Teen Drinking / Driving

Teen Drinking / DrivingRite Of Passage: Preventing Underage Drinking And Driving - A Guide For Parents

Alcohol use by teen drivers is an especially deadly mix. More than a third of all motor vehicle-related teen deaths involve alcohol.

Everyone in California pays when teens drink and drive. The consequences can be devastating: wasted lives, loss of loved, permanent disabling injuries, broken relationships, overwhelming medical bills and other expenses.

California faces a challenge in preventing underage drinking and driving. According to the 1997-98 California Student Survey (CSS), the California Department of Justice reports a troubling increase in teen binge drinking and driving while under the influence of alcohol or other drugs. Adding to the challenge is an anticipated surge in teen population in the next decade.

Almost 40 percent of 11th graders have driven after drinking, according to the 1997-98 CSS. Each year, more than 1,900 underage drinking drivers are involved in collisions, causing injuries or deaths in California. These drivers under the age of 21 are only 5.4% of the state's drivers, but are responsible for 13% of the alcohol-related crashes. (Automobile Club of Southern CA, 1999 report.)

Even when a collision does not occur, there are still economic consequences. A first-time misdemeanor conviction for driving under the influence can cost the driver approximately $11,000 in fines, legal fees, increased insurance costs and other related expenses over the three years following arrest. (Automobile Club of Southern CA, 1998 report.)

The California Office of Traffic Safety predicts that because of an estimated 33 percent surge in the teen population, many more teens will be on the roads in our state this next decade. Yet, teen drivers don't have to be a menace on the road-research consistently finds that parents are extremely influential in the decisions that children and teenagers make. Your attitudes, values and behavior are critically important in the lives of your children.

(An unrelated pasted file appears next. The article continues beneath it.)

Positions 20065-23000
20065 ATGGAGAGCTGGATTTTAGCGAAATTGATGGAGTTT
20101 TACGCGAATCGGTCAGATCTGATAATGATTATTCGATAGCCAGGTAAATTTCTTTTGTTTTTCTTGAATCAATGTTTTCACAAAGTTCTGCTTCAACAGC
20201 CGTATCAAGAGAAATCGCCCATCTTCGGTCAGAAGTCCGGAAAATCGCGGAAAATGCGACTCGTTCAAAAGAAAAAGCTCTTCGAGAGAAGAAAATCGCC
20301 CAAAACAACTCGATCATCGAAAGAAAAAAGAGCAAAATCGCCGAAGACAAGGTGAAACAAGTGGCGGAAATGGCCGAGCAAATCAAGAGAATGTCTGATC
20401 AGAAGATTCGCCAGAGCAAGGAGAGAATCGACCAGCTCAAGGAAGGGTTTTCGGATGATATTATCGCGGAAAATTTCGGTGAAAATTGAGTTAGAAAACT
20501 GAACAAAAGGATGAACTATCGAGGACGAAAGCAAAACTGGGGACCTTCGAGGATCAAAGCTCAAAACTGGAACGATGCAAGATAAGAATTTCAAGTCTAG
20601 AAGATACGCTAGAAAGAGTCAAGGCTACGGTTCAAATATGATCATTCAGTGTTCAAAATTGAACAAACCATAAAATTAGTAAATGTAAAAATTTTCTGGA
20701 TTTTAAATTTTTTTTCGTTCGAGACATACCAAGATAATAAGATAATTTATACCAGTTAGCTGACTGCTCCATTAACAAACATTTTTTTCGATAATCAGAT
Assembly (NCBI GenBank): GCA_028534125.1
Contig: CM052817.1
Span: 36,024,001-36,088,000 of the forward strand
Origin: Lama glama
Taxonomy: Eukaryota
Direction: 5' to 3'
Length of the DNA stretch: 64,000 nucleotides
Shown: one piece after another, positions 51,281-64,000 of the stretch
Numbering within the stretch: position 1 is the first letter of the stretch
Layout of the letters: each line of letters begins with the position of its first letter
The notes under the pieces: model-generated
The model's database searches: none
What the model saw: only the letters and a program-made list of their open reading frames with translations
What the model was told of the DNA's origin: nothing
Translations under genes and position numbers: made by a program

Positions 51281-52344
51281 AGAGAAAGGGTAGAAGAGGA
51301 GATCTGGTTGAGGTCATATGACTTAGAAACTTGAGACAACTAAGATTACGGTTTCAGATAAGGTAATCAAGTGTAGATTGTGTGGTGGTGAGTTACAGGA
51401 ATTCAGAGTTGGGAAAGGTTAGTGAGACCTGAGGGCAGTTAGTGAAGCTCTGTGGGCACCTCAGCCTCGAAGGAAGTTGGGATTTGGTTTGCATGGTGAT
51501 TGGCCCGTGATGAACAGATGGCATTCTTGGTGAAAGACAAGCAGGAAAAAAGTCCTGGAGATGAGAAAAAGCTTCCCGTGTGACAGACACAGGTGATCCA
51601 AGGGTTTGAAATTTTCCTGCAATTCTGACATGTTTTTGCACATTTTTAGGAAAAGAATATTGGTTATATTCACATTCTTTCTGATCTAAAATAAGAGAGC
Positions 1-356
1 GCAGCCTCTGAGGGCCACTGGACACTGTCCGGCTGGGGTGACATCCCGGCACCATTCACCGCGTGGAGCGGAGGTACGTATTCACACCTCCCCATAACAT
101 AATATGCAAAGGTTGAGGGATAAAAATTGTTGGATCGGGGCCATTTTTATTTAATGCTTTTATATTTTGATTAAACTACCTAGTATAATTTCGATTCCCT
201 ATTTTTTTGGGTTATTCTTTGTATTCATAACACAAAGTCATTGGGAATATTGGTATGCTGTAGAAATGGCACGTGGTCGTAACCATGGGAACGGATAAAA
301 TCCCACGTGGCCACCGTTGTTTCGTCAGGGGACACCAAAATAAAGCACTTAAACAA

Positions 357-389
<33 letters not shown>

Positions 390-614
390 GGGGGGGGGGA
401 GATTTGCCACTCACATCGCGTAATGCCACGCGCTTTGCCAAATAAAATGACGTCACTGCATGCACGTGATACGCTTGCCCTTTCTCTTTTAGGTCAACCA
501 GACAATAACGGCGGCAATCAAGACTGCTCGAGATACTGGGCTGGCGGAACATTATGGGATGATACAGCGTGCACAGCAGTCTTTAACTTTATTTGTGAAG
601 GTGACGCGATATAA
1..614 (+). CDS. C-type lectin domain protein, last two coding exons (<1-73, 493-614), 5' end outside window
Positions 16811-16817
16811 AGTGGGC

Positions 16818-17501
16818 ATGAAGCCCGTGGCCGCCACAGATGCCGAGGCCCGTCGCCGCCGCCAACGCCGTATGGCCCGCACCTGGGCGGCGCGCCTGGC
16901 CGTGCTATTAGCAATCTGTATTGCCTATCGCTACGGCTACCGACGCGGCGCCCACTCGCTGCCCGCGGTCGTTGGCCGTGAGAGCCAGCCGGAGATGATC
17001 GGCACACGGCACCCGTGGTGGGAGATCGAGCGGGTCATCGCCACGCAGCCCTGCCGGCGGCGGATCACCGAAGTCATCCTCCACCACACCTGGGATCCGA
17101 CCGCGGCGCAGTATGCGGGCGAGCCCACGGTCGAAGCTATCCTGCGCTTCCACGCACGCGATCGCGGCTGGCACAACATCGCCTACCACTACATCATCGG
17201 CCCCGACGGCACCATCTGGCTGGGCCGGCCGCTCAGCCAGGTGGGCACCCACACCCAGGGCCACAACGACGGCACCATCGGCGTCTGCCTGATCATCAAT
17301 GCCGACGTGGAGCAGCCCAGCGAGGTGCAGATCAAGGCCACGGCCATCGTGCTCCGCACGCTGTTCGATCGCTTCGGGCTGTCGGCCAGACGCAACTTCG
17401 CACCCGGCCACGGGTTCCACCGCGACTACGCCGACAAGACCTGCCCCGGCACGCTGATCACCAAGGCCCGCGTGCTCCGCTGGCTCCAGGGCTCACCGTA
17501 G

Teen drivers are also more likely to be at fault in a collision. In California, 16-year-olds are at fault 66 percent of the time. This high risk status results from a mix of inexperience and immaturity.

Suggestions For How Parents Can Positively Influence Their Children

If your child is a pre-teen:

  • Set a good example.
  • Never drive under the influence of alcohol or any other drug.
  • Never drink to excess or take illegal drugs.
  • Spend quality time with your child.
  • Involve your child in family decisions.
  • Talk with your child about the negative influence of alcohol and other drugs.

If your child is a teenager:

  • Let your teenager know that he or she has your love and support.
  • Make an agreement or contract with your teenager that neither of you will drive or ride with another driver who is under the influence of alcohol or drugs.
  • Make sure your children understand that the California Zero Tolerance Law does not allow any detectable levels of alcohol in their system while operating a vehicle.
  • Continue to talk with your teenager about alcohol and other drugs.
  • Set consistent and appropriate boundaries and consequences.
  • Know your teenager's friends.
  • Know how your teenager will get to and from events and parties.
  • Discuss overnight arrangements with your teen and the host's parents.
  • Never allow alcohol or drugs at gatherings hosted by your teenager.
  • Encourage your teen to volunteer with organizations such as Friday Night Live, Teenwork or Mothers Against Drunk Driving.
  • Encourage your children to be involved in the arts, sports, music or other constructive activities.
  • Be a positive example.
  • Remind your teenager that the legal drinking age is 21 in all 50 states.